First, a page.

Minimum Rage About Minimum Wage

On the same day that Harlan Ellison has released a video promoting Honorable Whoredom at a Penny a Word, a collection of his stories from the 1950s, the Science Fiction Writers of America has announced it will raise to six cents a word the standard payment by short fiction markets that SFWA recognizes as qualifying new members.

“SFWA considers it important to urge markets to pay writers more, and we hope this increase will encourage publishers to adjust their rates accordingly,” says the announcement.

In Harlan’s video he tells about the days when he lived in New York — such a new writer he didn’t have an agent and would walk his manuscripts around to the editors. When the stories sold he got one cent a word.

The thing is, even if it wasn’t a plush lifestyle, he could make a living as a writer if he stayed chained to his typewriter.

Who dares quit his day job now? As recently as 2004, SFWA’s minimum standard for short fiction was only three cents a word. Then it was hiked to five cents, and now is going up to six.

Organizing writers is like herding cats, so SFWA will never be as successful as OPEC. But if short story rates increased at the same pace as the price of gasoline, by now SFWA’s minimum would be 25 cents a word.

Older Wins SLF Travel Grant

Daniel Jose Older has been awarded the Speculative Literature Foundation’s Gulliver Travel Grant for 2013.

Older’s novel, The Book of Lost Saints, weaves post-revolutionary Cuba with present-day New Jersey, tied together by unsettled ghosts. Older will use the $800 grant to travel to Cuba to research prisons where political prisoners were held.

SLF says other writers shortlisted for the grant were Akwaeke Emezi, Russell Nichols, Eden Robins, Oksana Marifioti, and Alina Rios.

The full press release follows the jump.

Update 11/28/2013: Corrected misspelling of winner’s name in first line.

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Joel Lane (1963-2013)

Joel LaneJoel Lane died suddenly at the age of 50 on November 25, possibly as a result of diabetes.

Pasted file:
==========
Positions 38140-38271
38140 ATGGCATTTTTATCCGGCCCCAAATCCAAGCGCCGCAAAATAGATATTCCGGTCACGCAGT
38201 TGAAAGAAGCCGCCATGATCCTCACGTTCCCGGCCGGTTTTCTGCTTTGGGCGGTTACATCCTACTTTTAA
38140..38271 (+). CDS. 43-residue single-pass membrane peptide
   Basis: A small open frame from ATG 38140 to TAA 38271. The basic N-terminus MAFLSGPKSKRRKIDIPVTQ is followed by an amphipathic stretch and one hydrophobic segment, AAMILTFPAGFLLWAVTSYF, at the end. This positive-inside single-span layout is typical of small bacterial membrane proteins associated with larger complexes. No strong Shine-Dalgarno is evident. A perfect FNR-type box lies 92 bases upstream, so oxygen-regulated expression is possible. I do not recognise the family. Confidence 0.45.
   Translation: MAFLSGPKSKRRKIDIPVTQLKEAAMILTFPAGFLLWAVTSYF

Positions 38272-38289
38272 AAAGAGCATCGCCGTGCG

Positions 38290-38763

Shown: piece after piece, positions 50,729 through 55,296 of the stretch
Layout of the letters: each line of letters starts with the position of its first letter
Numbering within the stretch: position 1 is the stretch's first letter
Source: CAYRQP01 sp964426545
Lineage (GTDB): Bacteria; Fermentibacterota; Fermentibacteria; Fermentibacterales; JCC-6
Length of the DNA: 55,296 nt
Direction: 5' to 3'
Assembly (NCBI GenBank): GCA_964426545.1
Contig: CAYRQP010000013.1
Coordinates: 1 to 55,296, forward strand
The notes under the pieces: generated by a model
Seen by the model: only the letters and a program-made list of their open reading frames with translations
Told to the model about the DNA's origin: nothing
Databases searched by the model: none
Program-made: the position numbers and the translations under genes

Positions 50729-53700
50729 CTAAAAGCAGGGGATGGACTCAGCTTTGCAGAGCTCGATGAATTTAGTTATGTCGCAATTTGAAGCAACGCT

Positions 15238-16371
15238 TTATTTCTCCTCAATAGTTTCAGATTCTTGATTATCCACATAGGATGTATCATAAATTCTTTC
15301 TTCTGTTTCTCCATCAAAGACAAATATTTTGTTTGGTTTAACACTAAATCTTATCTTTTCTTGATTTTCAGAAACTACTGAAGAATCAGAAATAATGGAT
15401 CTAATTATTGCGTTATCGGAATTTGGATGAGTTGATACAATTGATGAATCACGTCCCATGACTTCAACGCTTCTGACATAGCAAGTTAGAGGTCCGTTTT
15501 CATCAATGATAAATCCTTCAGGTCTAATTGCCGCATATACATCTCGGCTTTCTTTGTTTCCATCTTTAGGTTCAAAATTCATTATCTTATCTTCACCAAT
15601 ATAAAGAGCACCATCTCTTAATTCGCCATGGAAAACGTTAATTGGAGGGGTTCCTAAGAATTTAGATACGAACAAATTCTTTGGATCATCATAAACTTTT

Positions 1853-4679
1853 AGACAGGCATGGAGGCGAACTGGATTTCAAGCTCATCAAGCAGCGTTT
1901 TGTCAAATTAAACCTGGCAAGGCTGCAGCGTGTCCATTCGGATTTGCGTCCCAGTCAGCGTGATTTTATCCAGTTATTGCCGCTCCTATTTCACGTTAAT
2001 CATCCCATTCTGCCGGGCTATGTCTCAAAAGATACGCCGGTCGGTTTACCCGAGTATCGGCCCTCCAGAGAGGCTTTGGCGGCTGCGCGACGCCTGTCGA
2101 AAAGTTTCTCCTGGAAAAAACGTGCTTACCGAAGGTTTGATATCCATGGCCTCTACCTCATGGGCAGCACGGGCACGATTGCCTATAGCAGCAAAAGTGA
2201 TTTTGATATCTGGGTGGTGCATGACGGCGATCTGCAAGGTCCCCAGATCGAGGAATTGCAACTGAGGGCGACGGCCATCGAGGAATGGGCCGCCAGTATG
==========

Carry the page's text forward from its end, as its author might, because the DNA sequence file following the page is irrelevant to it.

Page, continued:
He was both an accomplished author and a leading editor in the fantasy field.

He won a British Fantasy Award for his short story “My Stone Desire” (2008). His novella The Witnesses Are Gone was a finalist for the Shirley Jackson Award (2008). He also authored two mainstream novels From Blue To Black and The Blue Mask. And in 1993 he won the Eric Gregory Award for poetry.

His editorial work was also highly regarded. He won a British Fantasy Award, best anthology/collection The Earth Wire and Other Stories (1994) and a World Fantasy Award, collection, for Where Furnaces Burn. Other collections shortlisted for awards included British Fantasy and International Horror Guild Award nominee The Lost District and Other Stories (2006), British Fantasy Award finalist The Terrible Changes (2009), British Fantasy Award finalist for anthology Never Again (2011, with Allyson Bird),

Lane lived in south Birmingham, UK where he worked in health publishing.

[Thanks to Andrew Porter for the story.]

Kramer and DragonCon Settle

With Ed Kramer’s trial on child molestation charges due to begin next week, the corporate owners of Dragon*Con didn’t wait a minute to announce their out-of-court settlement severing all ties with the convention’s founder.